In this four-part series, I’ll be taking you on a journey about the four ways to become your genuine self.
Part One: Self-Awareness
What is self-awareness? Dictionary version says having knowledge or being conscious. To me, it is the mirror looking into your inner self. It’s about realizing who you are.
Self-awareness requires a very heavy dose of honesty. You have to start that honest conversation with yourself about who you really are. And that’s not easy! Some people are very self-aware (like me!) and others are just completely unaware. Within that spirit of honesty, you just have to hold yourself accountable. WHEW. For example, I know that I am a very sensitive and emotional person. I’m also passionate and very loyal. Although it is great to be a sensitive person who is in tune with her feelings, it’s also a detriment. I let things get to me. My feelings can be easily hurt. I can misinterpret something and then boom! *cue the Take Care album by Drake* Or I expect people to treat me the same way I treat them. In turn, I still get hurt because I projected my loyalty and my passion on to someone else. That’s not okay.
Do the Work
Alright, so you’ve held the mirror up to yourself. You acknowledged who you are and now your eyes are wide open. You may be scared. You may be a little disappointed. So what are you going to do?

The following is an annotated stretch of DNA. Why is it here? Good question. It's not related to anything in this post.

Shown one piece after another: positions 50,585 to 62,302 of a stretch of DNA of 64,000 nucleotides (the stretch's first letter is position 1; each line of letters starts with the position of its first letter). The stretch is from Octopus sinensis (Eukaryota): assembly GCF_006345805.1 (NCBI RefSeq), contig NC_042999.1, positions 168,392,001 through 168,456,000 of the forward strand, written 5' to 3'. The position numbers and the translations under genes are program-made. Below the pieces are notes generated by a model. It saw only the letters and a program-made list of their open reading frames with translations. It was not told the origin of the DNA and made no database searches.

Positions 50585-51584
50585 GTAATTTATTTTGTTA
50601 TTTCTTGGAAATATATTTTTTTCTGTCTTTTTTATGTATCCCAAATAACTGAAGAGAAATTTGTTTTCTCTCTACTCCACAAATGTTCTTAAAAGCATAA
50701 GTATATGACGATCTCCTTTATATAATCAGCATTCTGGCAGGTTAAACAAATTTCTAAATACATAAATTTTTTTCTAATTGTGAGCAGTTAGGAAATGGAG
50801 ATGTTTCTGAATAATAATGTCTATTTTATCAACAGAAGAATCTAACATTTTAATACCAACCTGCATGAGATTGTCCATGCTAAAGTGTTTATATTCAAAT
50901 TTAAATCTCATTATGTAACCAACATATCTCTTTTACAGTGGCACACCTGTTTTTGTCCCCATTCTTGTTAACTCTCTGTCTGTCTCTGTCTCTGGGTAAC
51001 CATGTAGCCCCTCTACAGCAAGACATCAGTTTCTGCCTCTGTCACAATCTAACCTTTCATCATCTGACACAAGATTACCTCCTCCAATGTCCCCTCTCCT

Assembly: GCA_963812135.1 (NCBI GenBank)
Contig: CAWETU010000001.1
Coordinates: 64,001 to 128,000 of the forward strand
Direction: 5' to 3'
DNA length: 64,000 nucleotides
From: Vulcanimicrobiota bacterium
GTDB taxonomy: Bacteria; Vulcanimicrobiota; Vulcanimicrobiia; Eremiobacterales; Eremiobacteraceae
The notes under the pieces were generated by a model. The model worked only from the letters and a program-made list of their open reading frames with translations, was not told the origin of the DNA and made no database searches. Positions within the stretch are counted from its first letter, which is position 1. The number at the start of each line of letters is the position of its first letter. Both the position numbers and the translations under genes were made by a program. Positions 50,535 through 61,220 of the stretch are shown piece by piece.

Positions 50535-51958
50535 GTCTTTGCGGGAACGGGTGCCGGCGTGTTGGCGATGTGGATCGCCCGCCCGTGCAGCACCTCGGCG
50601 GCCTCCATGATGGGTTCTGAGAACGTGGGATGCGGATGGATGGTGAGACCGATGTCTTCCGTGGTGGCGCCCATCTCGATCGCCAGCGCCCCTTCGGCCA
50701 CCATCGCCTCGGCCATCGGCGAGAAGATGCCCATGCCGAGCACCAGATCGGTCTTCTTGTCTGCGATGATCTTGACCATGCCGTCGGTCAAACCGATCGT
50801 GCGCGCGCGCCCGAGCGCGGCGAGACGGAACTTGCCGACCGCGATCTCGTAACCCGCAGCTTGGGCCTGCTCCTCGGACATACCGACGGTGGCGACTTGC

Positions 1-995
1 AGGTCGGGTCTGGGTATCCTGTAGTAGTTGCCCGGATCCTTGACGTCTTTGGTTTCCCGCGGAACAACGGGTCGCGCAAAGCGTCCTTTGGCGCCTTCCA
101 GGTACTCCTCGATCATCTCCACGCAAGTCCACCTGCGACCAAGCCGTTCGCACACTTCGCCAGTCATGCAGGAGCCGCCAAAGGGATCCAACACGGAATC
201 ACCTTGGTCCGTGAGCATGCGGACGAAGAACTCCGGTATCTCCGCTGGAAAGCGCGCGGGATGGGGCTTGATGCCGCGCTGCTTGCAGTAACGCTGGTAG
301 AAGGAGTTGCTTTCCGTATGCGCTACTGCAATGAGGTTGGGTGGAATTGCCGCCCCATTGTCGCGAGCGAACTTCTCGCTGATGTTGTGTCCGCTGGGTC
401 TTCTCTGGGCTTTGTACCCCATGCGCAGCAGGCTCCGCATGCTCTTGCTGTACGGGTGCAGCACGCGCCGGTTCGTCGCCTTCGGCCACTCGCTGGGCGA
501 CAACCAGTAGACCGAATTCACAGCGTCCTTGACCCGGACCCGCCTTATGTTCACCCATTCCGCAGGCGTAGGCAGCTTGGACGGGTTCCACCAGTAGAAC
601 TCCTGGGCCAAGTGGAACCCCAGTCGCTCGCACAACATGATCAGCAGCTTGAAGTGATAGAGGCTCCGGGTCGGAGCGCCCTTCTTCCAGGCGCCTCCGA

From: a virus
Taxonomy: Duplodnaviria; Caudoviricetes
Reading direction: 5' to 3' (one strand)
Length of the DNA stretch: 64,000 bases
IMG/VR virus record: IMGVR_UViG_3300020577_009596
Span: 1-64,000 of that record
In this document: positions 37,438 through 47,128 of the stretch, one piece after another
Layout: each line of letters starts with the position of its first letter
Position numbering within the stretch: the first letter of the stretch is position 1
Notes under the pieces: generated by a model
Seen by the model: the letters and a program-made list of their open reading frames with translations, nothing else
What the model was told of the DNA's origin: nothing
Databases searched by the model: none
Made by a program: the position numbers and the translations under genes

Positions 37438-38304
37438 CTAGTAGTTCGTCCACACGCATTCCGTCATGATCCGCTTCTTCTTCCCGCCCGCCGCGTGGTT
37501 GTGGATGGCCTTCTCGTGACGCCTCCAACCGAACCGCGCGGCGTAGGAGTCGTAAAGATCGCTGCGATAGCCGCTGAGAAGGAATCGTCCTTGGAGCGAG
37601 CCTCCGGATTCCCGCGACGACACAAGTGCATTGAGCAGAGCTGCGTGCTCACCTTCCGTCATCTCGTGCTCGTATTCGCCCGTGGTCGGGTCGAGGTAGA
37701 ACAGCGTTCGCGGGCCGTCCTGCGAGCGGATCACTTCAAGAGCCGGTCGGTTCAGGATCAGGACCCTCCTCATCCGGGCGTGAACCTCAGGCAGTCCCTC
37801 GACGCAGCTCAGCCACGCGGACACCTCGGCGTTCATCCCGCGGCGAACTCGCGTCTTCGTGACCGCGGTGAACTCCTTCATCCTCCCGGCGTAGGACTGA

First, you have to be gentle with yourself (we’ll discuss this in part two). You are now aware, but that does not mean you have to attack yourself.
Second, you have to work on yourself every day. Notice when you are becoming or reverting back to a way that is not conducive to your growth. You also have to realize that you are not going to get it right every time. However, the more you acknowledge that it’s happening, the better the outcome towards your growth. For me, whenever a situation arises that is negative, I try to see how I react to it. I know that I can act strictly off of emotion. I know that I don’t want to act emotionally. I want to act logically. I will take a step back. I will become quiet and really listen to what is happening. If I’m wrong in the situation, I can certainly acknowledge it and try to recover from it. Ultimately, I do not want to become a raging bull behind it.
Lastly, if you cannot do the work alone there are many other resources that are available to help you out. Some examples are talking to a person that is non-biased, like a therapist or a friend. You can also write down exactly how everything happened and read it back to yourself on two occasions: immediately after writing and one year after it happened. This has helped me tremendously because I can feel and see the growth I’ve obtained in a year’s time.
Are you aware of who you are? What is it that you like or dislike? Use these talking points with yourself as you walk through this journey of self-awareness. In part two, we’ll talk about self-criticism.
See you soon!